She is the 'lady of the mic' having graced many livestock judging rings around the UK, both offering her expert opinion as a judge and commentator. In his next exclusive interview for The SF, Chris McCullough chatted to Libby Clarke about her childhood farming memories and a Royal Highland Show without an audience.

Chris McCullough

Chris McCullough

Based at Magheralin, in Northern Ireland, Libby is a busy mum, juggling between organising two teenage daughters, Lucy and Kate, running a small herd of cattle and managing a busy estate agency.

Well known for her work with Beef Shorthorn cattle and closing deals on properties, Libby is on the go from early morning to late evenings most days, but how did her interest in farming cattle begin?

Tell me about your farm – how many cows do you keep and what breeds?

The farm is just over 100 acres, part of which is in arable production. We run a small herd of pedigree Beef Shorthorns under the Maralin prefix and a few pedigree Charolais cattle under the Springfield name. All told, there are currently around 25 cows with followers.

You have had a long association with farming in Northern Ireland. Briefly outline your childhood farming memories.

I was always out on the farm with dad and from an early age loved cattle and the outdoor life. We had Charolais from the early import days and a herd of commercial cows, so there was always plenty to be done but it was always enjoyable.

I guess the sun always shines when you look back at your childhood!

My late dad, Tom Clarke, was a livestock auctioneer and ran Automart Livestock and property sales until he retired and sold it in 2002. I loved the mart as every day was different and there was always plenty of craic on sale days.

It fitted in round our farm well and taught me how to work hard and plan ahead. Most importantly, I made lifelong friends both through my mart days and at Greenmount College, where I did agriculture for three years.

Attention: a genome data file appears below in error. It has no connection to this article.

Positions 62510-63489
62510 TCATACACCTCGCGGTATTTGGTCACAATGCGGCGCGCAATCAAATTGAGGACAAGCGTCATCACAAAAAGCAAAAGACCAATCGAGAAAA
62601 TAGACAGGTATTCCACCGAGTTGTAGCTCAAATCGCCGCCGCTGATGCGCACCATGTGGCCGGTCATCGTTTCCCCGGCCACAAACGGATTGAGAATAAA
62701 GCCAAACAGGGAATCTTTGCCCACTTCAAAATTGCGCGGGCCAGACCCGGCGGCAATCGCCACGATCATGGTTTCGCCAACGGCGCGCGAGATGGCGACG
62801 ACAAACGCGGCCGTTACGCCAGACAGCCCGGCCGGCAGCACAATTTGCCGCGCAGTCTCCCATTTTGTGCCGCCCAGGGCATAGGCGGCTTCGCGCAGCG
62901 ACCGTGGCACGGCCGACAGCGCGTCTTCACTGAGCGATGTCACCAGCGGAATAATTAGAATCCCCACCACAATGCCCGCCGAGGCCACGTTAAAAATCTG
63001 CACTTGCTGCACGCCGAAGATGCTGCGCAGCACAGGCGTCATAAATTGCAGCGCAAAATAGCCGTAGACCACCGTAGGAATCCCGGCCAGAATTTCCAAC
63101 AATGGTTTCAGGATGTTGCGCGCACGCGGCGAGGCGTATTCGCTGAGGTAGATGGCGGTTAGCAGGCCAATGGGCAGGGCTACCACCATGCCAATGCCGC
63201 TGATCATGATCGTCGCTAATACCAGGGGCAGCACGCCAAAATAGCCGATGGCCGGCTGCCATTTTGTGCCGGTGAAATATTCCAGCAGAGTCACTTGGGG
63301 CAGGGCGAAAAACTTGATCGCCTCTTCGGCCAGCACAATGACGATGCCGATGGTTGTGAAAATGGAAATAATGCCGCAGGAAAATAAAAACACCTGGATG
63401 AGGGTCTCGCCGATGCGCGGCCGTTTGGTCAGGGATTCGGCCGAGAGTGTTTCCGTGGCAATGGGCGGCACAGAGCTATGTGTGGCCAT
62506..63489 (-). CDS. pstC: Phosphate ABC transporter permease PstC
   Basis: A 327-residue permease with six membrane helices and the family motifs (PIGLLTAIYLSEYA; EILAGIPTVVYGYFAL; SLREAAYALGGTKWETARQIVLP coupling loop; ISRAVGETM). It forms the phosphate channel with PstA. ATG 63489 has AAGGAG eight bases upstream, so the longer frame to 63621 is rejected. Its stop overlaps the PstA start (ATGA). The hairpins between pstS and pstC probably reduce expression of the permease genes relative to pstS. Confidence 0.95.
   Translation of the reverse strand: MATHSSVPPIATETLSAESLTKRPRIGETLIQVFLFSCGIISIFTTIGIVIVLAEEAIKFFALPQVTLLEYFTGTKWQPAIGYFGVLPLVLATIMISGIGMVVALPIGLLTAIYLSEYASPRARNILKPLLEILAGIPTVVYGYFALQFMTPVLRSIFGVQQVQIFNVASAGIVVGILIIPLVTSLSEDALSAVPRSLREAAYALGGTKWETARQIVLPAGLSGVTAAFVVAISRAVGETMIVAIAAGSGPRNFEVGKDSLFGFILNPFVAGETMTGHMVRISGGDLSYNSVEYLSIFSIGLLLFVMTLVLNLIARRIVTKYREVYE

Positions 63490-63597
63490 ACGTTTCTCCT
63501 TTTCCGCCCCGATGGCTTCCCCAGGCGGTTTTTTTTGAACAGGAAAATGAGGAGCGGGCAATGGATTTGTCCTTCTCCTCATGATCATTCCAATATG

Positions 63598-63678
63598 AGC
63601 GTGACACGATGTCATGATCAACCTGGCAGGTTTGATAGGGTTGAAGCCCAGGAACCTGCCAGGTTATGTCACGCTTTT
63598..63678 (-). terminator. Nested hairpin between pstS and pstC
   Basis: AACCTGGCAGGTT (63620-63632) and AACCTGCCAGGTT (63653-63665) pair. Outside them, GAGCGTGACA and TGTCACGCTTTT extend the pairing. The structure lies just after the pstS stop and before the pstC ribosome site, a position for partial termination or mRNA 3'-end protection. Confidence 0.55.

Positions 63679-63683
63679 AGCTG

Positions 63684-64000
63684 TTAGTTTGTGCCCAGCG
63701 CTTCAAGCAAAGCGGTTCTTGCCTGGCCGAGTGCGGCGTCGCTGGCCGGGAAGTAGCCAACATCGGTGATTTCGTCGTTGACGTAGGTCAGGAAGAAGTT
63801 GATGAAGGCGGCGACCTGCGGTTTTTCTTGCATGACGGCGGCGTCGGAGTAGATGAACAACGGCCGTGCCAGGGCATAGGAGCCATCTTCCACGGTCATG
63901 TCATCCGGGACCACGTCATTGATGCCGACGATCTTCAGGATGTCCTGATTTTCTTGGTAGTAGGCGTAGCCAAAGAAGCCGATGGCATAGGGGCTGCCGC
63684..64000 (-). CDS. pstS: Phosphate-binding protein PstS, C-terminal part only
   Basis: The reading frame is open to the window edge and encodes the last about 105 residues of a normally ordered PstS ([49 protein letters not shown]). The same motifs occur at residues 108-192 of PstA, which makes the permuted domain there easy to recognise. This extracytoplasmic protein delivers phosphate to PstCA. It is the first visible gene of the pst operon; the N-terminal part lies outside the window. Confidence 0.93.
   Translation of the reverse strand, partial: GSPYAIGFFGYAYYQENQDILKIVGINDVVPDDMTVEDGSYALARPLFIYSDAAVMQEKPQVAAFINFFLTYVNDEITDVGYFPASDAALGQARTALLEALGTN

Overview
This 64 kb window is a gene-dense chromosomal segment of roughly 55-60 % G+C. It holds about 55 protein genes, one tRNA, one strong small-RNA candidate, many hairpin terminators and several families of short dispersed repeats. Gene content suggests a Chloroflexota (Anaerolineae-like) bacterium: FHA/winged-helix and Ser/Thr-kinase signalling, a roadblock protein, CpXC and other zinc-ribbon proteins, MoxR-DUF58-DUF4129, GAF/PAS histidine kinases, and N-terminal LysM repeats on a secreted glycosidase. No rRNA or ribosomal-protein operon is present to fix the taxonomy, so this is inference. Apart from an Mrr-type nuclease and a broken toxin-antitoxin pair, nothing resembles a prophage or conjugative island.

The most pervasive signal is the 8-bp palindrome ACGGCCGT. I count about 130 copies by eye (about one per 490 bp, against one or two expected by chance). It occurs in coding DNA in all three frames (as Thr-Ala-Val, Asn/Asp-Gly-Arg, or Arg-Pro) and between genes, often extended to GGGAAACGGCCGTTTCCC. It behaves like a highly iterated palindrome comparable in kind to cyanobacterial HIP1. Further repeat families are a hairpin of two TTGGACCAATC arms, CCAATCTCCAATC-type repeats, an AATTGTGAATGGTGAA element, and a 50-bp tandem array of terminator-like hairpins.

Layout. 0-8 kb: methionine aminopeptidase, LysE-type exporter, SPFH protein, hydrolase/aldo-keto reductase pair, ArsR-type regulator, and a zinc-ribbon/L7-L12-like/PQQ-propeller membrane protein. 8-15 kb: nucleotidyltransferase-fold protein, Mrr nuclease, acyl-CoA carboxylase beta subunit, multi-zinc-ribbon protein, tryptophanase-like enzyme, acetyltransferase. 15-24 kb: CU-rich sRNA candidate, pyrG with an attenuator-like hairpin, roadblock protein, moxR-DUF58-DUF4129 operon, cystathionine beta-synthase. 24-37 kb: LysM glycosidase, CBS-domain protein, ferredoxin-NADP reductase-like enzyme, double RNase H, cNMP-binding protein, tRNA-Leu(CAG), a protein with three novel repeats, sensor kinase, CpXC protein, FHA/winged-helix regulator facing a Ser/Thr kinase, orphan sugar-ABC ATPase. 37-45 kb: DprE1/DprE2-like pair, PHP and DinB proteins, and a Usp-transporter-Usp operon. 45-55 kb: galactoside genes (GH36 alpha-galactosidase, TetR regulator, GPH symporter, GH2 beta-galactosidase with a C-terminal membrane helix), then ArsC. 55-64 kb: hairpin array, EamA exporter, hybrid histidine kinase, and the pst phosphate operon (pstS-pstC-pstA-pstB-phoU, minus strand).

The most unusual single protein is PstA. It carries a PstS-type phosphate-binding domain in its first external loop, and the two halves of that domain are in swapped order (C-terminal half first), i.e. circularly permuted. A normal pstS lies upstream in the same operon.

I love the fact that my eldest daughter, Lucy, is planning to head to Greenmount in the autumn. She really loves the farm and livestock.

Participating in agricultural shows across Northern Ireland and other parts of the UK, both showing cattle and commentating, is part of your DNA. Explain how this interest evolved?

We showed cattle from when I was young and it is something that we continue to do to this day. It has a massive social aspect to it, as well as a fantastic way to promote your livestock.

As well as supporting our local shows we have also ventured to the Royal Highland Show with both Charolais and Beef Shorthorn cattle. Dad worked at Balmoral Show before moving to auctioneering and he had a real passion for the May event.

Libby Clarke judging at the Royal Highland Show

Libby Clarke judging at the Royal Highland Show

I was at my first show when I was just 14 weeks old and have never missed one since! I used to love listening to him commentate on the championships in the cattle, sheep, and pig rings as a child.

I have been on council at Balmoral since 2006 and held various positions. I’m the current chair of the cattle committee, as well as chair of the Royal Ulster Beef and Lamb Championships, and also on the finance committee.